This chapter reflects on how this book focuses on aging as a global phenomenon and attempts to see how our local knowledge plays in Indonesia or Bolivia, to compare what we think we know about our own ageways with what can be learned about the thoughts of other cultures on the subject. This chapter identifies 13 major global themes and describes how the world community—through the United Nations and nongovernmental organizations—is responding to the burdens that economic and demographic changes are placing on older people and their families. The chapter concludes with a call to readers for global leadership.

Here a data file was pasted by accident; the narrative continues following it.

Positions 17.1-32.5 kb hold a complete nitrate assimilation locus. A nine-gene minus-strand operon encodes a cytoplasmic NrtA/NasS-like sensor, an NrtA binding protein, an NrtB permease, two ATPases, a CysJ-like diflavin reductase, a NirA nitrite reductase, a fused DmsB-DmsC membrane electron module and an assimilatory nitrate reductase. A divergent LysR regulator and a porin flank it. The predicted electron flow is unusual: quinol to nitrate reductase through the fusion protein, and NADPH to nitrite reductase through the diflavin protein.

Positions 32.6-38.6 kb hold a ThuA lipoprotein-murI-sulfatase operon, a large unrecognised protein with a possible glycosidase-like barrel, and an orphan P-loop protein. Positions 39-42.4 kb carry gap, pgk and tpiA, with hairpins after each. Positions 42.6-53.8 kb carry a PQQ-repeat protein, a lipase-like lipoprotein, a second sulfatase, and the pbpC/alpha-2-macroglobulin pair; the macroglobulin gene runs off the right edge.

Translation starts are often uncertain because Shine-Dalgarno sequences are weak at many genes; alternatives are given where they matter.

Environment encompasses more than the home where an older person lives; it also includes emotional attachments to the broader community called place. Whether people live alone or with family members or friends, home is an important consideration throughout their lives. This chapter first explores what is meant by home, including similarities and differences between private homes and institutions. It considers place and housing in the context of dwelling types and recent social movements. Environmental theory in gerontology and aging in place provide a framework to explore ways in which home environments can help or hinder people as they age. The chapter also looks at ways in which environments can enable or disable people by their physical features (e.g., accessible entryways) and explore concepts related to age-friendly communities. It finally provides a brief vignette that introduces some of the themes surrounding home, place, and housing for older persons.